But JRP wasn’t just a great player for his effort. He was a great player because of who he was as a teammate. Talk to anyone on either the baseball or football team and you understand how much JRP means to them. The teams love him. He is a real locker room guy and a leader. When he went down the entire football team felt off. And I don’t think it was because of the backup. Timmie McClain showed he has talent. I think it was the team that was missing their backbone in JRP.

JRP rarely, if ever, made things about himself. It was about the team. When he was benched or recovering from an injury he was still posting on social media about how much he loved the team. When Mikey Keene led incredible game-winning drives against Cincinnati and USF, Plumlee was all smiles celebrating the team’s win. Even when he faced adversity, he chose to support the team instead of complaining. And for that, he must be respected.

What Ifs

I’m putting this part here because I don’t want to end on something negative. But when you look back at JRP’s time at UCF there are going to be a few what ifs.

JRP suffered a few serious injuries while being UCF’s starting quarterback. Because of that, we didn’t get to see him at his best as much as we would have liked. And you could argue that kept UCF from achieving more.

When I look back at JRP’s on the football team time here I will think, Would we have won the AAC championship against Tulane if JRP wasn’t playing hurt? Would we not have lost to Baylor if JRP was in the game? Would we have upset Oklahoma had JRP been 100%? Would our 2023 record have been better if JRP hadn’t gotten hurt?

And as for his time with the baseball team, I’m only going to wonder what he could have done if he had gotten more than one season. If his appeal wasn’t denied and he was allowed to play in 2022 what would have happened? What would happen if he could play this upcoming season? To only get one season out of him leaves me wishing we could have seen more.

JRP did a lot for these programs, but It can be hard to not feel like we could have had more if he played more.

Man of The People

This final thing I think needs to be what JRP is most remembered for. When he told me that he was more than just a quarterback he was right. He wasn’t just a quarterback at UCF, he was UCF!

When I think of JRP’s time here I’m going to remember how he embraced the UCF community. He embraced it to the point it became part of how he branded himself. When I said I saw him as a UCF guy I meant it. He made UCF part of his personality. When you looked at him you thought of UCF.

You could find him all over the community, supporting or getting involved with anything UCF. He went to events representing UCF. He was the perfect ambassador for the football team, the baseball team and the university. From his involvement in football camps to his promoting Orlando Health, he was someone fellow Knights could be proud of.

But the true thing fans should remember about him was just how kind he was to people. From a media perspective, he was always willing to talk. Being that he was the starting quarterback and centerfielder, many outlets wanted to talk with him and had a lot of questions for him. It was a busy time for him whenever it was media day. But the guy never complained. He always smiled, gave you good answers, and was so respectful to us. The amount of exposure he got had to be annoying, but he never showed that.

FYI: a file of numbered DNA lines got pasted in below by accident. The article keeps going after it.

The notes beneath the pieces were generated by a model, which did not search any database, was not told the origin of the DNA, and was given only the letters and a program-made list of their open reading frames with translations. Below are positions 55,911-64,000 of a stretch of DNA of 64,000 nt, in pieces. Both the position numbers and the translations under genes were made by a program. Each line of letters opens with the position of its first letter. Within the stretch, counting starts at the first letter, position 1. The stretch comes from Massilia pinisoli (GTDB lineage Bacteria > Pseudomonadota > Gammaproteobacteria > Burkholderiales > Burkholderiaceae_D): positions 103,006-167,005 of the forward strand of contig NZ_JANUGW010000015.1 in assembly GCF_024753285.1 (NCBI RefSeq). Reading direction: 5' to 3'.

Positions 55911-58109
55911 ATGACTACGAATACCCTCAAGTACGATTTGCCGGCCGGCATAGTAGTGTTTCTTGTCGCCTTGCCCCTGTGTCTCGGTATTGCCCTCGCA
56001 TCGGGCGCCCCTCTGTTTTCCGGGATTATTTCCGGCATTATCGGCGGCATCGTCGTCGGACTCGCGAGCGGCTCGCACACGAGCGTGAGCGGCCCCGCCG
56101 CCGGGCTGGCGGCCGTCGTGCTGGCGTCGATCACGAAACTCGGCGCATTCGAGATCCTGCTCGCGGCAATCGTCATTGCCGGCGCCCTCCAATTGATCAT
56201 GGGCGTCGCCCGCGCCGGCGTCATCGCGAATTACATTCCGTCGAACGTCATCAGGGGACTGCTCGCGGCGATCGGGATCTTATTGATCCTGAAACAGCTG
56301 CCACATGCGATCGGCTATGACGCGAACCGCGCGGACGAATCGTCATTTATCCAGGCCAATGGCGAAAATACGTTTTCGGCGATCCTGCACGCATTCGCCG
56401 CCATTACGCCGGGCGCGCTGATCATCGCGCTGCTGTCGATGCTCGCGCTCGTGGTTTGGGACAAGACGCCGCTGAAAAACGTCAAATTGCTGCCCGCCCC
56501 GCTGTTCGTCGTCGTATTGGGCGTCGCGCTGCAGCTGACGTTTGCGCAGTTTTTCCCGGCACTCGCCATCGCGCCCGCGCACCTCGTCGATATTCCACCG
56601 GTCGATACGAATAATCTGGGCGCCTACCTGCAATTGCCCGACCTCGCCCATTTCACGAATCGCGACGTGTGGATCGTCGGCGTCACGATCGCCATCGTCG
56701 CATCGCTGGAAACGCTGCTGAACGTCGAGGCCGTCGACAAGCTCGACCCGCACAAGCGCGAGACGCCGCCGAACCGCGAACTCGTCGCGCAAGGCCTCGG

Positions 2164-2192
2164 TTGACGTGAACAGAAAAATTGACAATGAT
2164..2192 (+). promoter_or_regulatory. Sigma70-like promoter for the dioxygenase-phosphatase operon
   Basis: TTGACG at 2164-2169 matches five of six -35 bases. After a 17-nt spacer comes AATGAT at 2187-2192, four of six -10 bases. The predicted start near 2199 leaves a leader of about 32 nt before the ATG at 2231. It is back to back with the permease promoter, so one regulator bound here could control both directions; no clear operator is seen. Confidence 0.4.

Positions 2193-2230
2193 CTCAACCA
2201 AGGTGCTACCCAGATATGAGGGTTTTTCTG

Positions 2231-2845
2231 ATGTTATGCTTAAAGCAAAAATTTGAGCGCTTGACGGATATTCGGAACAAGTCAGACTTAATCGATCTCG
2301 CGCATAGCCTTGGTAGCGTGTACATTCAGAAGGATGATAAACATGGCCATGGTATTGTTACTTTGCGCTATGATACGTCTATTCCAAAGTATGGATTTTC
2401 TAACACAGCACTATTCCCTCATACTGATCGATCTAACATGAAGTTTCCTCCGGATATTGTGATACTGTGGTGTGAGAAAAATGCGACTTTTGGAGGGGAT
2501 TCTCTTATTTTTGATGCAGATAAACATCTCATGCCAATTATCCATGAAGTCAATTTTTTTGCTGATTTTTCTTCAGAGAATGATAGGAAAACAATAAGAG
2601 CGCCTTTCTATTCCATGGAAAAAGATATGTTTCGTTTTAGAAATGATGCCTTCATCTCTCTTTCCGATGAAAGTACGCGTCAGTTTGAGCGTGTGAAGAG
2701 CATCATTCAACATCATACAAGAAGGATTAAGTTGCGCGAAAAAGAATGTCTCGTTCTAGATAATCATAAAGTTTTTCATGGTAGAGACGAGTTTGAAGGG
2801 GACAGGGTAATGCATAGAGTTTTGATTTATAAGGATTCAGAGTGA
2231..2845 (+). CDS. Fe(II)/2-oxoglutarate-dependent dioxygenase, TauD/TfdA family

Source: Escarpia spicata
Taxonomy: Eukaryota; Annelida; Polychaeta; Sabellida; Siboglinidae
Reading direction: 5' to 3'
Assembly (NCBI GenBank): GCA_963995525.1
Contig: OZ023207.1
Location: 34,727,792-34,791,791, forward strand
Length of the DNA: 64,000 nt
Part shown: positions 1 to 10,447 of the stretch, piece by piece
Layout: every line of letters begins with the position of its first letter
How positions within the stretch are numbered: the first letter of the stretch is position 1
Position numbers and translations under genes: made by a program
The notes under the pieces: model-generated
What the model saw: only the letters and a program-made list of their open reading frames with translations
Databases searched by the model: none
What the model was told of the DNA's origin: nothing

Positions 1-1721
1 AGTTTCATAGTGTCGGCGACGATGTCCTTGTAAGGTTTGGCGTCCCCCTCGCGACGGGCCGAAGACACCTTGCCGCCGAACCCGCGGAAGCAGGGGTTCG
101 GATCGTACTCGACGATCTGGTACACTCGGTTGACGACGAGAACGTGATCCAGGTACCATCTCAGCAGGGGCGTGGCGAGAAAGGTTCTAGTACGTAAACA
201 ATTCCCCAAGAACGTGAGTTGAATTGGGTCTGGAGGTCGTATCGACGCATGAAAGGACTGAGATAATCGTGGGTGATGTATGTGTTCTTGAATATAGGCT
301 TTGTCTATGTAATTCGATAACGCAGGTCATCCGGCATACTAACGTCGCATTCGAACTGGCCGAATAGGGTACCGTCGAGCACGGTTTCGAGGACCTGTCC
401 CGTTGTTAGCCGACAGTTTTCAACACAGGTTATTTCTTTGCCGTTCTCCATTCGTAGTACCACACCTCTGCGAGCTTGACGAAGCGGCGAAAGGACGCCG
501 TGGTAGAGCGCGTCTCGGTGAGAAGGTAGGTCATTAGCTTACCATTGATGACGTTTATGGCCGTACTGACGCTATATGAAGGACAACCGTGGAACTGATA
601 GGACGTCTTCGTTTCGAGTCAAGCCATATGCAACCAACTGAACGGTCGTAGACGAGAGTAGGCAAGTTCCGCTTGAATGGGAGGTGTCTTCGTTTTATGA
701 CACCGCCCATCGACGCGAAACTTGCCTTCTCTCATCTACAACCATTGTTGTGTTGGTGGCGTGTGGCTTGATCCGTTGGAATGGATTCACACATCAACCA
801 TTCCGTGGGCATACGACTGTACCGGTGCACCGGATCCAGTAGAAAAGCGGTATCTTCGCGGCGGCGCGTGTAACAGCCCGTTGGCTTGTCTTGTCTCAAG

But he wasn’t just kind to the media, he was kind to fans. I remember walking out of the media room after the Houston game and I passed by UCF’s locker room. What I saw was a massive crowd of UCF fans all wanting to interact with JRP. All of those fans got their wish. I saw videos later on showing him there for a long time taking pictures, signing autographs and talking with every fan there. That wasn’t a one-off for him. He always did that. If you were a fan, he gave you his attention. He made a lot of fans’ day by being kind to them. In short, he was who you want to see from an athlete. A humble guy who gives back to his fans.

Put Some Respect on His Name

To wrap this up I want to tell you a true story. JRP once nearly hit me with his truck. This may be my fault, but back in January, I was at the stadium covering one of the Hula Bowl practices. I was walking back to my car and looking down at my phone cause I was texting someone. Then suddenly I felt a hot breeze on my face. I look up to see the front of a truck heading toward me before it stops, inches away from my face. I look up to see who’s driving and who is at the wheel, none other than JRP! But despite him almost running me over, which was primly my fault for not paying attention and is something I honestly find funny, I still love and respect the guy. And that’s the keyword. That’s what fans should think of when they think back on JRP’s time here. They should think of a tough, entertaining guy who loved this university and gave it his all which led to many incurable successes on the football field. That is his legacy. A career that you have to respect.

So to JRP all I can say is that as a UCF Knights fan, it has been a joy to watch you play and as a member of the Black and Gold Banneret it has been a privilege to cover your career. Thank you for everything you’ve done for this team and university and wherever you go from here, I’ll be rooting for you.